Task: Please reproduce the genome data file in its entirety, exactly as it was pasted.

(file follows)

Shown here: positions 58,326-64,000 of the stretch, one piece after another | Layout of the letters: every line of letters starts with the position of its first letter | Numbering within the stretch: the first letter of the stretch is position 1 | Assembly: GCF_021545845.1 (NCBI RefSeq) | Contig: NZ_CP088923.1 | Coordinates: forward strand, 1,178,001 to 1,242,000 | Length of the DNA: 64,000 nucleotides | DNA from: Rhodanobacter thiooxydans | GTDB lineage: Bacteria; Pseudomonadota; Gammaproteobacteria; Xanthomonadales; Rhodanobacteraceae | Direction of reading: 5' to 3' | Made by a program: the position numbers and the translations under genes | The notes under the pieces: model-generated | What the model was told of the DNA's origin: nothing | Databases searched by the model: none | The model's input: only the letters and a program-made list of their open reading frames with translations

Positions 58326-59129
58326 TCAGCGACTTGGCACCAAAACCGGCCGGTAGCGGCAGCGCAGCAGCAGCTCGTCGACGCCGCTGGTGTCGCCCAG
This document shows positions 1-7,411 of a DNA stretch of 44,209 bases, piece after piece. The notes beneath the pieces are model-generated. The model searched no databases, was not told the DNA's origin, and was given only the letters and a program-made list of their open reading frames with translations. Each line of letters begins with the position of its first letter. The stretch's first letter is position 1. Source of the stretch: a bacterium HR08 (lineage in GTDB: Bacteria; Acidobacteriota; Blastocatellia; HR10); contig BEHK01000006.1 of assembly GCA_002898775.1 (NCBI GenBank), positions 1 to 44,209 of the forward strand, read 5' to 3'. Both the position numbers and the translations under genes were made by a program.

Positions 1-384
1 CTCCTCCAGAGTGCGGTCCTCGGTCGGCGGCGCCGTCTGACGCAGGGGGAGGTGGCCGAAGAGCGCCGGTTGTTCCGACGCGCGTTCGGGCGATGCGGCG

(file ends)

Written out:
Shown here: positions 58,326-64,000 of the stretch, one piece after another | Layout of the letters: every line of letters starts with the position of its first letter | Numbering within the stretch: the first letter of the stretch is position 1 | Assembly: GCF_021545845.1 (NCBI RefSeq) | Contig: NZ_CP088923.1 | Coordinates: forward strand, 1,178,001 to 1,242,000 | Length of the DNA: 64,000 nucleotides | DNA from: Rhodanobacter thiooxydans | GTDB lineage: Bacteria; Pseudomonadota; Gammaproteobacteria; Xanthomonadales; Rhodanobacteraceae | Direction of reading: 5' to 3' | Made by a program: the position numbers and the translations under genes | The notes under the pieces: model-generated | What the model was told of the DNA's origin: nothing | Databases searched by the model: none | The model's input: only the letters and a program-made list of their open reading frames with translations

Positions 58326-59129
58326 TCAGCGACTTGGCACCAAAACCGGCCGGTAGCGGCAGCGCAGCAGCAGCTCGTCGACGCCGCTGGTGTCGCCCAG
This document shows positions 1-7,411 of a DNA stretch of 44,209 bases, piece after piece. The notes beneath the pieces are model-generated. The model searched no databases, was not told the DNA's origin, and was given only the letters and a program-made list of their open reading frames with translations. Each line of letters begins with the position of its first letter. The stretch's first letter is position 1. Source of the stretch: a bacterium HR08 (lineage in GTDB: Bacteria; Acidobacteriota; Blastocatellia; HR10); contig BEHK01000006.1 of assembly GCA_002898775.1 (NCBI GenBank), positions 1 to 44,209 of the forward strand, read 5' to 3'. Both the position numbers and the translations under genes were made by a program.

Positions 1-384
1 CTCCTCCAGAGTGCGGTCCTCGGTCGGCGGCGCCGTCTGACGCAGGGGGAGGTGGCCGAAGAGCGCCGGTTGTTCCGACGCGCGTTCGGGCGATGCGGCG